Hybrids and laptops are merging
Tablets are just a decent keyboard away from being hybrids, and the laptop-shaped machines in this section blur the line we once drew between tablets and portable computers. You can't knock the versatility of a machine that can fold flat like a tablet, and then unfold for more intensive work, its keyboard willing and waiting. You also can't expect a hybrid to have quite the power or features of a full-fledged laptop, though many people will find that it comes close enough.
The HP Envy x2 offers a good-size, 11.6-inch display and a keyboard dock that packs a second battery. The Envy x2 lasts about 8.5 hours when running on its main battery, and the dock's battery provides almost 5 hours of service beyond that. Another plus: The keyboard's pretty comfortable to use. Though the tablet's Intel Atom processor is no barn burner, the device didn't feel sluggish during normal use. Its brushed-aluminum case will catch envious eyes in the café.
The Lenovo IdeaPad Yoga 13 is one of the most innovative designs we've seen in the first generation of Windows 8 machines. Its 360-degree hinge permits the laptop to fold over itself completely to become a tablet, or even to stand up like a tent for presentations. At 3.4 pounds, the Yoga 3 is less portable than a regular tablet, but its 13-inch, high-resolution (1600-by-900-pixel) touchscreen makes the additional burden worthwhile.
A full-fledged laptop like the Dell Inspiron 15z offers a more luxurious--though also bigger and heavier--experience, with a 15.6-inch touchscreen display and a gray brushed-aluminum chassis. It includes four USB 3.0 ports and even a DVD+-RW drive. Our test model (equipped with Intel's 1.7GHz Core i5-3317u CPU) delivered decent performance, and Dell subsequently upgraded the model with faster CPUs. The battery life is the only notable disappointment, at less than 3.5 hours.
Huge touchscreen all-in-ones let Windows 8 spread out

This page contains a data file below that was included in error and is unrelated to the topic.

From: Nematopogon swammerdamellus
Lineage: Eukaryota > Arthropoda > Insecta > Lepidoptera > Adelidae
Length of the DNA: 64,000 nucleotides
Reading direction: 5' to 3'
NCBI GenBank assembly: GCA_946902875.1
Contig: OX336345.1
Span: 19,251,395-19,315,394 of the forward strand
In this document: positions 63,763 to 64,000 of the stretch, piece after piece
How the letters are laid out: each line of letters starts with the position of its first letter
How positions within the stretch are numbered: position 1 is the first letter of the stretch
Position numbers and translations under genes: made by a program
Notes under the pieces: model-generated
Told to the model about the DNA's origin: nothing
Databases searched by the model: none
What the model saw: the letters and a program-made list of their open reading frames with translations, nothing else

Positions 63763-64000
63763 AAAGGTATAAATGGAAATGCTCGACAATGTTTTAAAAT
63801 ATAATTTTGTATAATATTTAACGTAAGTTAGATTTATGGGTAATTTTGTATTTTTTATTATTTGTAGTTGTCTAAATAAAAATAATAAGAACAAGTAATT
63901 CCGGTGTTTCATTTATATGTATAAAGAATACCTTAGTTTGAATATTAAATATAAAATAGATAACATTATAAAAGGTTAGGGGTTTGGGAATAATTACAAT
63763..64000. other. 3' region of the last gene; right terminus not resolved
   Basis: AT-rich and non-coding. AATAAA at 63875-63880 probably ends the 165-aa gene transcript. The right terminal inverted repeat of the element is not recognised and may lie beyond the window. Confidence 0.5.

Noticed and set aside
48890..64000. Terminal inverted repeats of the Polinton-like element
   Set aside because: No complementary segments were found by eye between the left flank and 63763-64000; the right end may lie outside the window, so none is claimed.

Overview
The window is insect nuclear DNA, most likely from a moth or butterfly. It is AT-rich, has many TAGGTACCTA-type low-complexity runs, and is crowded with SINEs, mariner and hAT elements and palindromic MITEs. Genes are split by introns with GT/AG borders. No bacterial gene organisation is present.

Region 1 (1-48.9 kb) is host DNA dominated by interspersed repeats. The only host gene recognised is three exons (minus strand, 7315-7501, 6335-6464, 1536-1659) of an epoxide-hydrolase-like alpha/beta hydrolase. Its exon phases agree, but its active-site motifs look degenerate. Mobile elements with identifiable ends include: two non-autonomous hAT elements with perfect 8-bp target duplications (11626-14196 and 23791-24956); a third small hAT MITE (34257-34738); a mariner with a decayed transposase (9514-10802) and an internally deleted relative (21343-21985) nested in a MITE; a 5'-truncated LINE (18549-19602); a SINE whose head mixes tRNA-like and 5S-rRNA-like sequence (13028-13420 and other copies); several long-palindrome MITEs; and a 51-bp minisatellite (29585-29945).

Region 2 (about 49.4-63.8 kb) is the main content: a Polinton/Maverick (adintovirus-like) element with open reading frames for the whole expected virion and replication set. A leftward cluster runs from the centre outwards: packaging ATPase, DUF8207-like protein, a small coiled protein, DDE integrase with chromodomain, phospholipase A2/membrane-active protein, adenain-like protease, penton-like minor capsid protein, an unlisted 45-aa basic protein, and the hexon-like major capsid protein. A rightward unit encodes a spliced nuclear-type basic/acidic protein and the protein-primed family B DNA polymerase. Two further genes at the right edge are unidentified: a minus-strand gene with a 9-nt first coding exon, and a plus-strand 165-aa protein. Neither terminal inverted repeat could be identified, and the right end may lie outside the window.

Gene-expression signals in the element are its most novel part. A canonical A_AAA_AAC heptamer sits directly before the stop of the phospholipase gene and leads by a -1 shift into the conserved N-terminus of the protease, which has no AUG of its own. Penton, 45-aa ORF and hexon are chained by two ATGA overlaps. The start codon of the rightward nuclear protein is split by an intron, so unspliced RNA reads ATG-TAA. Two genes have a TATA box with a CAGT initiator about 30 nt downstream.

Dell also sells one of the best touchscreen all-in-one PCs we've seen, the office-ready OptiPlex 9010. Its 23.6-inch, 1920-by-1080-pixel widescreen provides a very sharp picture, but the coolest part of the design is a double-jointed arm that lets you move the display up and down and slightly forward, as well as tile it in the traditional fashion. It even has a standard VESA mount point so you can hang it on a wall.
The high-end configuration of our test model included a fast Intel Core i7-3770S CPU and 8GB of DDR3/1600 memory. The system's integrated Intel HD 4000 graphics managed playable frame rates at lower resolutions.
The HP Envy 23 TouchSmart is a consumer all-in-one that stuffs a lot into its 23-inch touchscreen design: A third-generation Intel Core i7-3770S processor, 12GB of RAM, an Nvidia GeForce GT 630M graphics card, and an impressively large 3TB hard drive. Its low-voltage processor reduces its power potential a bit, but the Envy 23 still outperforms other desktops in its class. It comes with a Blu-ray Disc optical drive, built-in Bluetooth 4.0, and Wi-Fi 802.11a/b/g/n. The stand, though sleek, can be a bit annoying, since it prevents you from storing any peripherals (such as the keyboard) under the screen.
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